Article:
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Too Hot for Spot

July 10, 2014 at 9:34 pm (Current Events, Personal, Pets) (, , , )

Every year when school starts back, there are always stories about kids who have been left in a car or bus and succumbed to heat stroke.  But another  common issue is that of pets that are left in vehicles, often with fatal results.  


What many people don’t realize is that the temperature inside a vehicle can exceed 100ºF in just a few minutes, even in what seems to be pleasant outdoor conditions of 75º.  


Some things you can do if you must take your pet with you include keeping fresh drinking water and a bowl (keep water in a cooler or insulated bag with cold packs) and take your pet with you (on a leash) into pet-friendly stores.  You cannot rely on leaving the air-conditioning on, because it could malfunction and begin blowing hot air or shut off altogether. 

Dogs cannot cool themselves as easily as we do, and they don’t sweat like us.  They release heat by panting and thru their paws.  Their paw pads are sensitive and can burn easily.  If the asphalt and sidewalk are hot to you, they are hot for your pet. Walk them on grass or dirt instead of on the pavement.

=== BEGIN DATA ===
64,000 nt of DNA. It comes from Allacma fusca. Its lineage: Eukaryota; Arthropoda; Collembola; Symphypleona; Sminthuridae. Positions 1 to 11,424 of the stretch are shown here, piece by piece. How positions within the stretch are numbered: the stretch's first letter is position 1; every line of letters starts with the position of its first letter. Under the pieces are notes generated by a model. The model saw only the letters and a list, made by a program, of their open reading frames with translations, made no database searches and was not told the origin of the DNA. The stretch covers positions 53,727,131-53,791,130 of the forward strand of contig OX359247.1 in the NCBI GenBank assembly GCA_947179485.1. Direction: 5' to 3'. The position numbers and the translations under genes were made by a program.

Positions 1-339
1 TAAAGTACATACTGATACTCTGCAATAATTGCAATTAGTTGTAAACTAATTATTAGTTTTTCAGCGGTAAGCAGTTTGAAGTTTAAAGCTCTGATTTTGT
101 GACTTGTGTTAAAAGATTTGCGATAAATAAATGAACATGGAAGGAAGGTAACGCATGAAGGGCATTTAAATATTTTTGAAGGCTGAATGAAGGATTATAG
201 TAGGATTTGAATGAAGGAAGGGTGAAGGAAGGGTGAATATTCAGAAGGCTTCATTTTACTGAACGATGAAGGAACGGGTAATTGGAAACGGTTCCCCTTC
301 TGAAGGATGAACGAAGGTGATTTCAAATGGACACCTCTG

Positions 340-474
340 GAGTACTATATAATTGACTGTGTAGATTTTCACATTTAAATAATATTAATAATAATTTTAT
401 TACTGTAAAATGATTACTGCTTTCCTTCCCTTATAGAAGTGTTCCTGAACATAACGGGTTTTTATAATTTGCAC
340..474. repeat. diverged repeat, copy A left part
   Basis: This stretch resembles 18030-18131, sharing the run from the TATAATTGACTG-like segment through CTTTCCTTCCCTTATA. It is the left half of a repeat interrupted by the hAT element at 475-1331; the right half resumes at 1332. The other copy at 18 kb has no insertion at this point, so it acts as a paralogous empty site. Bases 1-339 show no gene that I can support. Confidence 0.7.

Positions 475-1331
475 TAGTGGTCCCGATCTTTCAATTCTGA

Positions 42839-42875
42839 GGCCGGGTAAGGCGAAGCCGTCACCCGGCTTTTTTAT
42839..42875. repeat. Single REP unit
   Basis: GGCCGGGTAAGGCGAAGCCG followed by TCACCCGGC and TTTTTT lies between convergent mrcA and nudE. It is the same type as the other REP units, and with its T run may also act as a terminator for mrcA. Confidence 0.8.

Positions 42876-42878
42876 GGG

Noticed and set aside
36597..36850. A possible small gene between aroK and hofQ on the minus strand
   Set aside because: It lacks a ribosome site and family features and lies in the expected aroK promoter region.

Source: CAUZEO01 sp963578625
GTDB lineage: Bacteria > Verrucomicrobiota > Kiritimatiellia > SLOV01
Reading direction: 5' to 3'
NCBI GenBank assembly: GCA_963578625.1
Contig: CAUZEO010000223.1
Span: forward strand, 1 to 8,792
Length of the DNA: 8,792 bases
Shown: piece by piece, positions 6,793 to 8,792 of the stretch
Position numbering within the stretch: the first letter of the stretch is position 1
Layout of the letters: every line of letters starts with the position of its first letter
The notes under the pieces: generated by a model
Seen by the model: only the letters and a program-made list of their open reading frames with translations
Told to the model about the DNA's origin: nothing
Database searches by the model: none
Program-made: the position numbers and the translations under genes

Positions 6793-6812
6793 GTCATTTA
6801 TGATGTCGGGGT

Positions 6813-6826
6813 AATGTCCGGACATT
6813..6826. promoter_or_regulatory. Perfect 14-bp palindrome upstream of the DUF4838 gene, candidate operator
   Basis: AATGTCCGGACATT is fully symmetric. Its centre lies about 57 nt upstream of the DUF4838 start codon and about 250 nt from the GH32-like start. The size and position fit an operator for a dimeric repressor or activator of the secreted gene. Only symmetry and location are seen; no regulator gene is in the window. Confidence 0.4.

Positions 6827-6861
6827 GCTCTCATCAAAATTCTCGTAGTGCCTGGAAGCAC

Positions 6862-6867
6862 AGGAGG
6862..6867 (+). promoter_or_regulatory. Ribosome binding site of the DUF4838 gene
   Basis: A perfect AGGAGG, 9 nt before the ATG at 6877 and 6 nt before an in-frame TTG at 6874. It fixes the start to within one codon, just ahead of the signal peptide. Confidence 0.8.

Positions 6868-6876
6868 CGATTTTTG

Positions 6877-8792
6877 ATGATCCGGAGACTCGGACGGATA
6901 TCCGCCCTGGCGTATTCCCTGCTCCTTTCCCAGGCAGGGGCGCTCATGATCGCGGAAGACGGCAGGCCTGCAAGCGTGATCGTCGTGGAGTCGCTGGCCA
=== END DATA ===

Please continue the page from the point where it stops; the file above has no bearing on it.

If you’re out and about and see an animal in a hot car, call animal control or 911 and stay until help arrives. Local law enforcement officials can enter the vehicle and rescue the pet. You can also alert store managers at local businesses.




 This graph shows the outside temperature and the corresponding temperature inside a vehicle. As you can see, it only takes a few minutes for the temperature inside the vehicle to reach very dangerous levels. 

Symptoms of heatstroke include excessive panting, vomiting, discoloration of the tongue, rapid heart rate, glazed eyes, dizziness, and lethargy.  If your dog exhibits any of these symptoms, gradually lower their temperature by giving them water, placing a cold towel or ice pack on the head, neck, and chest, or immersing them in cool (not cold) water.  Call your veterinarian for further instructions and please take your pet to the vet for follow up care.

If you routinely travel with your pet, it is a good idea to keep a canine first aid kit with you.  Partnership for Animal Welfare has an excellent resource on their website for Canine First Aid Kits and Emergency Treatment, including a list of necessary supplies for you to make your own “Doggie First Aid Kit”. There are also links to ready-made kits that can be purchased. 


There are several flyers available online for free download.  Keep a few of these available with you to place on vehicles while you’re out and help educate others. 


Too Hot for Spot from PETA:  http://www.mediapeta.com/peta/pdf/toohotforspot_parkingspace.pdf


Overheating Kills  from ASPCA:  https://www.aspca.org/sites/default/files/pets-in-hot-cars.pdf


Hot Car Flyers from Humane Society: http://www.humanesociety.org/assets/pdfs/pets/hot_car_flyer.pdf

Taking a few minutes to get involved might save a dog’s life. 

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Where do you keep your Passwords? No More Sticky Notes!